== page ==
In the NCAA tournament, Amihere has played her best basketball of the season, notching three 20-plus minute games and three games with 10-plus points. That’s her best four game stretch since the beginning of the season. But the most impressive stat? In the Gamecocks’ most recent victory over Texas, Amihere blocked nine shots. Nine shots!

Christyn Williams, Junior, UConn

There were moments in UConn’s game against Iowa where the Hawkeyes looked like they might creep back into the game. But every time the Hawkeyes got closer, UConn scored again. And again. Or let me rephrase that: Christyn Williams scored again and again. 

Williams’ ability to heat up and score in bunches will go a long way in helping UConn capture its 12th championship. Against Iowa, that included 15 second quarter points for 28 points total. Against Baylor, that meant scoring 14 of her 18 points in the second half. As one of just two players on the UConn team with legitimate Final Four experience, UConn will need Williams to continue her hot streak.

Alyssa Naeher’s goalkeeper jersey sells out in less than three hours

uwnt goalie alyssa naeher wears jersey on the field with club team chicago red stars
USWNT star keeper Alyssa Naeher's new replica NWSL jersey was an instant success. (Daniel Bartel-USA TODAY Sports)

For the first time in the NWSL's 12-year history, fans can now buy their own goalkeeper jerseys. And while replica goalkeeper jerseys representing all 14 NWSL teams hit the market on Wednesday, some didn't stick around for long. 

Fans across women's soccer have long vocalized their discontent over the position's lack of availability on social media, often comparing the shortcoming to the widespread availability of men’s goalkeeper jerseys. And as the NWSL has grown, so has demand — and not just from those in the stands. 

"To have goalkeeper kits available for fans in the women’s game as they have been for so long in the men’s game is not only a long-awaited move in the right direction, it’s just good business," said Washington Spirit goalie Aubrey Kingsbury in an team press release. "I can’t wait to see fans representing me, Barnie [Barnhart], and Lyza in the stands at Audi!"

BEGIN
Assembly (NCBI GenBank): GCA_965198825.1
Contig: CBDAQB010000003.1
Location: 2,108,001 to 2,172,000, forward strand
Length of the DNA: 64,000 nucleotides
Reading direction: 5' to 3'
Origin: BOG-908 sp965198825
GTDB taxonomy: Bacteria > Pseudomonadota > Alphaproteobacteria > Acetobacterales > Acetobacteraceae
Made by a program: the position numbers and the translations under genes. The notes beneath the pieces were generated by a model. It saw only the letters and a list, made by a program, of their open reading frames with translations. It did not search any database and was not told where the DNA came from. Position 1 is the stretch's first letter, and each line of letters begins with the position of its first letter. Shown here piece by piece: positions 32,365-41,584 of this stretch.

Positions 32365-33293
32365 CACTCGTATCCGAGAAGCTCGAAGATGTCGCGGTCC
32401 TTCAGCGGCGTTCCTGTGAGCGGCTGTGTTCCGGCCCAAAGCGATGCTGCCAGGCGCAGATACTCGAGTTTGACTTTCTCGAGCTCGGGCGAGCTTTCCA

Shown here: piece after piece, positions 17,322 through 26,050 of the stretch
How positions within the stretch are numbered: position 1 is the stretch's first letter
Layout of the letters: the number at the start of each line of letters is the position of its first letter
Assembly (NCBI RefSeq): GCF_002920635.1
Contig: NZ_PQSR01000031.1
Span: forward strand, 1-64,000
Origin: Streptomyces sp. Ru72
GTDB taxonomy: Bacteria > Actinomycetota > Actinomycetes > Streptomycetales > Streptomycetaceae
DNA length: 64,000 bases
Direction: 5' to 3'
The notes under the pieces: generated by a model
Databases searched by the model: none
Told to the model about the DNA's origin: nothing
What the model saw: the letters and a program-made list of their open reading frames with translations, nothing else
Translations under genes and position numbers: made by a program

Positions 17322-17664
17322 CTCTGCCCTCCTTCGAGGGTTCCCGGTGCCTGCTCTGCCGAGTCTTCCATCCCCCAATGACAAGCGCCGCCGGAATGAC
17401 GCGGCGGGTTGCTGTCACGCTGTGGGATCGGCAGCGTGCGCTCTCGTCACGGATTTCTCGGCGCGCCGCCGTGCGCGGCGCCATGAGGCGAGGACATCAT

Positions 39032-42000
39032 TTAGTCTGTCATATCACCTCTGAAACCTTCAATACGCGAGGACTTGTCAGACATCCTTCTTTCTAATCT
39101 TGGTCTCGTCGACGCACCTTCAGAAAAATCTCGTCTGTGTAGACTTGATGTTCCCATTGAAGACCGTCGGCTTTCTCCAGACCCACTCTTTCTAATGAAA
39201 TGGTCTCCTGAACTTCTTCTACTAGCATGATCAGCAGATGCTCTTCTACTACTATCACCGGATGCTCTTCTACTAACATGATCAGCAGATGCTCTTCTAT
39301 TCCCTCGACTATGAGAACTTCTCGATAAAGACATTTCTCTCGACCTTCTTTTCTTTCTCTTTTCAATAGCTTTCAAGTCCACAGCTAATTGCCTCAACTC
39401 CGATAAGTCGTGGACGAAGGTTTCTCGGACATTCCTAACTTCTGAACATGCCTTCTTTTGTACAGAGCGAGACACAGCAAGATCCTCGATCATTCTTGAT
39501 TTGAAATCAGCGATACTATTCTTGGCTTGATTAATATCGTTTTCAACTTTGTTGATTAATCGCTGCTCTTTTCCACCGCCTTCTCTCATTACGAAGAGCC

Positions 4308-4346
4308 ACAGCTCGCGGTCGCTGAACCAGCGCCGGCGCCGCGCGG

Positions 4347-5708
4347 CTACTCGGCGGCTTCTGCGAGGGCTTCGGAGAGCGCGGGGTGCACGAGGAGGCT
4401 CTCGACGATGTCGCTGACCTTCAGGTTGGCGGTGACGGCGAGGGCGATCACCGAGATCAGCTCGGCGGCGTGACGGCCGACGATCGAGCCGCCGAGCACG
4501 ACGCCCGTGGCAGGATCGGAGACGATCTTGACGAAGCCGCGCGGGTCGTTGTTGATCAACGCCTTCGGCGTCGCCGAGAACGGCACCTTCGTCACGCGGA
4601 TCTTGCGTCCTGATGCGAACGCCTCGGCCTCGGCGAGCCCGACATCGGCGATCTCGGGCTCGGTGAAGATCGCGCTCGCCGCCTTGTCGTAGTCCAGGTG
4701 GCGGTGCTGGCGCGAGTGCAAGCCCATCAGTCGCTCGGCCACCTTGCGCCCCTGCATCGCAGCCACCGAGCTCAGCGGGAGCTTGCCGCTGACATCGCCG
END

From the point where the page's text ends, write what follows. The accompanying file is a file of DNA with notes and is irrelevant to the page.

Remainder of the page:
Business does, in fact, appear to be booming. Alyssa Naeher’s Chicago Red Stars kit sold out less than three hours after the league's announcement. Jerseys for other keepers like DiDi Haračić, Abby Smith, Michelle Betos, Katelyn Rowland, and Bella Bixby aren’t currently available via the Official NWSL Shop, though blank goalkeeper jerseys can be customized through some individual team sites. Jerseys start at $110 each.

"This should be the benchmark," said Spirit Chief Operations Officer Theresa McDonnell. "The expectation is that all players’ jerseys are available to fans. Keepers are inspiring leaders and mentors with their own unique fan base who want to represent them... I can’t wait to see them all over the city."

Simone Biles talks Tokyo Olympics fallout in new interview

gymnast simone biles on a balance beam
Biles' candid interview shed light on the gymnast's internal struggle. (Laurence Griffiths/Getty Images)

Decorated gymnast Simone Biles took to the popular Call Her Daddy podcast this week to open up about her experience at the 2020 Tokyo Olympics, revealing she thought she was going to be "banned from America" for her performance.

After Biles botched her vault routine due to a bout of the "twisties," she withdrew from the team final as well as the all-around final in order to focus on her mental health. She later reentered the competition to win bronze in the individual balance beam final.

In her interview with podcast host Alex Cooper, Biles admitted to feeling like she let the entire country down by failing her vault attempt.

"As soon as I landed I was like 'Oh, America hates me. The world is going to hate me. I can only see what they’re saying on Twitter right now,'" she recalled thinking. "I was like, ‘Holy s---, what are they gonna say about me?'"

"I thought I was going to be banned from America," she continued. "That’s what they tell you: Don’t come back if not gold. Gold or bust. Don’t come back."

Widely regarded as the greatest gymnast of all time, Biles has hinted at a desire to join her third Olympic team in Paris, though her participation won't be confirmed until after the gymnastics trials in late June. She holds over 30 medals from the Olympic Games and World Artistic Gymnastics Championships combined, and if qualified, would be a sure favorite heading into this summer’s games.

Caitlin Clark reportedly nearing $20 million+ Nike deal